If the 2025 graduates choose a very good residency program in a direct patient contact specialty, they will spend their first few weeks finding out what they don’t know about patients and engaging with them, discovering the weak points in their own knowledge and skill bases, and putting a corrective plan into action. By 2025, they will find that many of their patients are already fully aware of their health status and vital signs as well as of the usual treatment of their condition. Many of them will be members of one or more disease-oriented foundations or support groups. Instead of bringing a shopping bag full of reprints and medical texts to their appointment, they will open the smartphone on their wrists, which will also hold their medical history, a link to their EHR, and a longitudinal record of their vital signs.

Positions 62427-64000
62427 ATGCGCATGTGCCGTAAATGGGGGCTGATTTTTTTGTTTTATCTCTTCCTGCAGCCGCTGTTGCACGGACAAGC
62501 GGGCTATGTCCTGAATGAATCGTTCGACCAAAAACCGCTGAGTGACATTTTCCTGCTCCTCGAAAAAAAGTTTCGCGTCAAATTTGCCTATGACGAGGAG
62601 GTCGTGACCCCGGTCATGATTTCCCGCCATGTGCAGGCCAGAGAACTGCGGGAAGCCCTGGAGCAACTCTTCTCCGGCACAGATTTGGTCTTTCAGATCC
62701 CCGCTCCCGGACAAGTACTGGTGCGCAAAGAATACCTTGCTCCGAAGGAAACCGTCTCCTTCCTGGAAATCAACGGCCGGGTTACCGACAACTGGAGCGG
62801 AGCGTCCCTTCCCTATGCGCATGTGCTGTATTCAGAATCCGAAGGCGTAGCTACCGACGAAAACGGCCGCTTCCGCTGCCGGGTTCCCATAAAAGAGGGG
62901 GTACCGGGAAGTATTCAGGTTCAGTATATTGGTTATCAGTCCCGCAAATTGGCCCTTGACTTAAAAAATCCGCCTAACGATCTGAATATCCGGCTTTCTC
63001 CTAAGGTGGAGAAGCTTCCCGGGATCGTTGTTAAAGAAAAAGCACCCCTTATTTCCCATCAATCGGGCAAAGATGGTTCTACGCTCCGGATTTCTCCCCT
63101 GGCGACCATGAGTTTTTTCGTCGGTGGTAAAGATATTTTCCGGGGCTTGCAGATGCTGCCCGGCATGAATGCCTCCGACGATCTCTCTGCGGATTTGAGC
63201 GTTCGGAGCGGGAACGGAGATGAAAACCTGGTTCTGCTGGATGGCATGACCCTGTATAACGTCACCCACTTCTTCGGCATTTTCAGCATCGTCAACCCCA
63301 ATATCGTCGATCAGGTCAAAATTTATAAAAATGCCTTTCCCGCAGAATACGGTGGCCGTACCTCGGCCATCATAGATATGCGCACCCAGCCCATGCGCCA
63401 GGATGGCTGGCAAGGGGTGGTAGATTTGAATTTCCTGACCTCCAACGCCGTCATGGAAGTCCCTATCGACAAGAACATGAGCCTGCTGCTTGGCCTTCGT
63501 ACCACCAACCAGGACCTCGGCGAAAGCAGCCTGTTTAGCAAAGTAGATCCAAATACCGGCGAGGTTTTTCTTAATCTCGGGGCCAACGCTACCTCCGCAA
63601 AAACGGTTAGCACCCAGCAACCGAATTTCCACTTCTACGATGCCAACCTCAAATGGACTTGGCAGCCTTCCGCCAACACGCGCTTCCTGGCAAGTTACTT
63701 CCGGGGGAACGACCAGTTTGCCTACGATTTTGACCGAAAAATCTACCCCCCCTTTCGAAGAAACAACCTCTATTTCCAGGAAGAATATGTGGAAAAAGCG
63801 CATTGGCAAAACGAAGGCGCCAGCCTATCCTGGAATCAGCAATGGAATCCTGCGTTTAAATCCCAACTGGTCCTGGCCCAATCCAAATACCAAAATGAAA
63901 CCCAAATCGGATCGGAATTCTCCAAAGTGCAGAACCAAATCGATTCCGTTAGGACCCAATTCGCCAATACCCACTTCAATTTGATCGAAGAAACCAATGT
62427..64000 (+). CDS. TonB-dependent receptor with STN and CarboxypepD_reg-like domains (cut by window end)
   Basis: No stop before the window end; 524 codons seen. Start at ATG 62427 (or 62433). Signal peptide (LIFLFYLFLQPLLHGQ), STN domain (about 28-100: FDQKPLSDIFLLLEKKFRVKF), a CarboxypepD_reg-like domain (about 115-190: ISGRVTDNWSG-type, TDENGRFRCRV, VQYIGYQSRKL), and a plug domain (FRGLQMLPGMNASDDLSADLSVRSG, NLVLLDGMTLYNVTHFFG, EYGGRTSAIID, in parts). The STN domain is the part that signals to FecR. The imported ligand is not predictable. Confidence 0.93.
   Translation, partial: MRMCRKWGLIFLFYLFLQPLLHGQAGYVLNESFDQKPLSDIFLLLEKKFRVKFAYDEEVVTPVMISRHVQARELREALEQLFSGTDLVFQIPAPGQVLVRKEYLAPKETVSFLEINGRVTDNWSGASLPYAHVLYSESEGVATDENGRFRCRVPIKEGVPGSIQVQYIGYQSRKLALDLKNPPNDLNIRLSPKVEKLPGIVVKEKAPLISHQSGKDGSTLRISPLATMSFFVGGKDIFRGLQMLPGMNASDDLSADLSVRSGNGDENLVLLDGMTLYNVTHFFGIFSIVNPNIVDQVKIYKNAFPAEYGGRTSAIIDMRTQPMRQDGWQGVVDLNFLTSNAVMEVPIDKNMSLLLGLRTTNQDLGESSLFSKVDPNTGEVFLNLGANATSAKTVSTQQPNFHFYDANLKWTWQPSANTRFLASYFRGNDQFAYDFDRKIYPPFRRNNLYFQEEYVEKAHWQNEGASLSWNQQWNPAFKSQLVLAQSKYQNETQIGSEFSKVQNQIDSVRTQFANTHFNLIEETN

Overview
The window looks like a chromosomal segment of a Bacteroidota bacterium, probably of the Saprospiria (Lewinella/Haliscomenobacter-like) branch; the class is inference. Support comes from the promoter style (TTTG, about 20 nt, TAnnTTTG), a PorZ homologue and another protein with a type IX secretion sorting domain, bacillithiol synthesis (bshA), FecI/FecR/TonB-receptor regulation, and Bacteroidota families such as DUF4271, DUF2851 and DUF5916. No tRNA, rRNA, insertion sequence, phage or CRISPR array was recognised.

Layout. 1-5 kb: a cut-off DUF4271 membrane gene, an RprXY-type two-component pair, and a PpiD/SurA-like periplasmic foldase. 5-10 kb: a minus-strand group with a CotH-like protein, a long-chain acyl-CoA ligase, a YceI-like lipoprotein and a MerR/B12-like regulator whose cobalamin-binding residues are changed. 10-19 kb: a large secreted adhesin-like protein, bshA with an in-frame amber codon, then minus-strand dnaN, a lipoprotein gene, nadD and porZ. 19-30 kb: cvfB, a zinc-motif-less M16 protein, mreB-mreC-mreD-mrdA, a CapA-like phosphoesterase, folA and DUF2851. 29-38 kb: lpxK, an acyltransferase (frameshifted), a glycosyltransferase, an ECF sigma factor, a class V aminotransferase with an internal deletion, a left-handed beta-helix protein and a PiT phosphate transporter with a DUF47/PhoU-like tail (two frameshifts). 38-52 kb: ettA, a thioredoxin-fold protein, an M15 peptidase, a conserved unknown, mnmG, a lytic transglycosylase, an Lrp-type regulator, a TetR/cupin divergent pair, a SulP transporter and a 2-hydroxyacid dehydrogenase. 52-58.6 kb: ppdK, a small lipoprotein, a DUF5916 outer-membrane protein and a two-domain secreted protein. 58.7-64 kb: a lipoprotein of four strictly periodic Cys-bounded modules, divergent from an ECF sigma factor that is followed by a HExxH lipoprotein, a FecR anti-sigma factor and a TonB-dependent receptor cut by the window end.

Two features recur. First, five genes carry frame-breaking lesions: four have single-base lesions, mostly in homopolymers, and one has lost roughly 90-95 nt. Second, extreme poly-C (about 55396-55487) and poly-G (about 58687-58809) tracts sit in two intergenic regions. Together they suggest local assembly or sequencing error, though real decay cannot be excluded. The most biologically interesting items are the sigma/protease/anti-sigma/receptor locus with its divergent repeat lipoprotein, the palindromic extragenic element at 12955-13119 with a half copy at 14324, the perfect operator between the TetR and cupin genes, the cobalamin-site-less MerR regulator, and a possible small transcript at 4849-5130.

Genomics will provide information and guidance perhaps never before available to a physician. But the mental calculus of putting together a diagnostic and treatment plan, comparing it to other relevant mental models, and reaching an evidence-based decision, even aided by technology, still will be the province of the physician working within his or her personal knowledge, skills, experience, and professional judgment. Doing that mental calculus while teaching and counseling a patient has to be taught and learned. It is not an inborn skill.

Will there be enough residency positions for the 2025 graduates to complete the education and training essential for them to be high-quality professionals?

In a word, no. There won’t be enough residency positions unless there is major federal legislative action accompanied by substantial funding in the near term.